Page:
ProfHaroldHill

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    107
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Personal Information

  • Occupation
    Life! (For money, I 'pick' coins from retail shops and coin shows... Raw, for slabbing, and slabbed coins for breaking out to resubmit.)
  • Hobbies
    Extracting plastic-embedded metallic objects of significant numismatic interest, from their encasements.
  • Location
    The Free Zone.... Foothills of the North Cascades

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  1. I can't Link the thread from where I am right now, but I started a thread ATS about my 1911 Lincoln Cent, (also posted here in another thread,) and most agree that it's very likely an 'incomplete punch' flaw. I'll be sending it in soon. I think the OP may well have one too, as others suggest.
  2. Most at CU PCGS forum agree that my cent is indeed an 'incomplete punch' flaw/error. This quarter has indications of the same. Perhaps @Annabell would be better served with a thread ATS?
  3. The drawing will be later today, I'll post the result here tonight or early tomorrow morning, and PM the winner for shipping instructions. Good luck to everyone!
  4. Just a little over three hours left to enter this grand giveaway! The PCGS rattler 38-D Buffalo Nickel and September 1930 Numismatist are 'up for grabs'!
  5. When the local bank failed, the Blaine WA City Council, under the direction of Council President Albert Balch and Mayor CV Wilder, allocated non interest bearing municipal warrants as security and issued wooden money against the warrants. It was 1933, the heart of the Great Depression, and the council used the new wooden money to pay unemployed men to work at newly created city jobs. The businesses in the town accepted the wooden money at face value, redeeming them later with the city government. The coins were issued in 5, 10, 25 and 50 cents, as well as $1 coins. Blaine was only the second municipality in the country to issue depression era wooden money. (Tenino WA was first, in 1931.)
  6. You're right. It's father was a 3-legged of the Denver breed, which means he, like his father, actually can't walk. It was a tragedy until by a real stroke of luck he got that job at the US Mint, posing for the reverse design of the new nickel for Jimmy Fraser. I suppose that crack I made about the Buffalo being pedestrian was insensitive. Then again, if he's anything... He's thick-skinned. Another emoji posted, another entry registered!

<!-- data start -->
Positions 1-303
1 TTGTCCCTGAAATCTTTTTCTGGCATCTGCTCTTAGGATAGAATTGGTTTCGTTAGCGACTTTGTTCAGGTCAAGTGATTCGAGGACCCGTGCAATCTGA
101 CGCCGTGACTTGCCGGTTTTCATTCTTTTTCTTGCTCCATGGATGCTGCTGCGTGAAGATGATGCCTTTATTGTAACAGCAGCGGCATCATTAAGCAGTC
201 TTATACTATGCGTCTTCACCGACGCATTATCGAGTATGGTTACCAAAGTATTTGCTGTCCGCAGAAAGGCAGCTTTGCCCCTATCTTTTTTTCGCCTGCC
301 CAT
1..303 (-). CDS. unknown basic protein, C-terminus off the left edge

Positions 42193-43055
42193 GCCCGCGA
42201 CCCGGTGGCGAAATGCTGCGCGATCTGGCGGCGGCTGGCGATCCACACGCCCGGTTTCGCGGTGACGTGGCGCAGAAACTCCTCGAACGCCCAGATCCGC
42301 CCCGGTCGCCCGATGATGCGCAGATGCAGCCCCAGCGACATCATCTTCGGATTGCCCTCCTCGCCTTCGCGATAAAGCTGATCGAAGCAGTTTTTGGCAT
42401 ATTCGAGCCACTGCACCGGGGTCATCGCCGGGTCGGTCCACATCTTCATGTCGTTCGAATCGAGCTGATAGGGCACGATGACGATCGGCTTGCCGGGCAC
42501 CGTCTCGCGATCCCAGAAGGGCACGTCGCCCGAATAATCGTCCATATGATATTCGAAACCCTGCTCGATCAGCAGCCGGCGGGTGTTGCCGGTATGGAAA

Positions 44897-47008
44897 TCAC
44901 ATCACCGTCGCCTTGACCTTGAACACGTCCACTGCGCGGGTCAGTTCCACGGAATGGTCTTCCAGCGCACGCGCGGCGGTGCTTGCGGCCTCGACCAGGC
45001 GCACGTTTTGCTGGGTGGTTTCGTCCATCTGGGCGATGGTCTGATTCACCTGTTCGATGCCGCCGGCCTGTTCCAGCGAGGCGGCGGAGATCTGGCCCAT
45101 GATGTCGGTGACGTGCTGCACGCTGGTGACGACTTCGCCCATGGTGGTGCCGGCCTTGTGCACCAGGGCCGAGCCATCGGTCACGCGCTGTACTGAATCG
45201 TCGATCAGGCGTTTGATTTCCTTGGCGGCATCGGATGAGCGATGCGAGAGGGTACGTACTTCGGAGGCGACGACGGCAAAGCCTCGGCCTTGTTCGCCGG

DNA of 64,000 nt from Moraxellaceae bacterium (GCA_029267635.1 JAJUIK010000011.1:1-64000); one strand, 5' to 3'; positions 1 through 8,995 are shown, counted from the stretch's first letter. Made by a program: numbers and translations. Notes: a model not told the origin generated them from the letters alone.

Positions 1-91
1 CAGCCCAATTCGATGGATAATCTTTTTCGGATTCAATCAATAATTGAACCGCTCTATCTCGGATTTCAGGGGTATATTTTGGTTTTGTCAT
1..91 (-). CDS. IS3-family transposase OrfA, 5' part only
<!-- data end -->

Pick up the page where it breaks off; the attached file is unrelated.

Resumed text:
7. Sounds like this place was first class, once upon a time. Maybe they'll bring those contests back. I registered here almost seven years ago but only started posting when the PCGS forum started to crumble under the burden of a heavy handed mod crew. When they zapped the thread about having a beer or glass of wine before enjoying coins online, when there had been not even a hint of animosity at all, I knew the new mod(s?) was enforcing their own personal values and beliefs, not just keeping things civil. Hopefully this forum can revive even as the one ATS declines.
  8. I still think the fact that the nickel has a full horn is being underappreciated. That nifty old plastic case is cool too.
  9. Not more than about six months, but @KarenHolcomb soaked hers for a year and it looks like she has about the same result. From your question though, I'm guessing the process must be a multi year endeavor.
  10. Awesome! On your way back from buying the coins, stop by the 50s and pick up some baseball cards!
  11. Only two entry posts in over 24 hours. Maybe I should sweeten the prize. Did I mention that the 1938-D Buffalo Nickel has a full horn? That's sweet, but maybe not sweet enough! Okay, the winner ALSO gets an original, September 1930 issue of The Numismatist, published by the ANA! Great articles and information on coins of the day, AND awesomely cool ads with prices that will make you wish you had a time machine!
  12. "Woodgrain surface" probably isn't a good term to use, but it seems to be prevalent, so I used it here. It's actually a little misleading, I think. 'Woodgrain planchet' would probably be more accurate.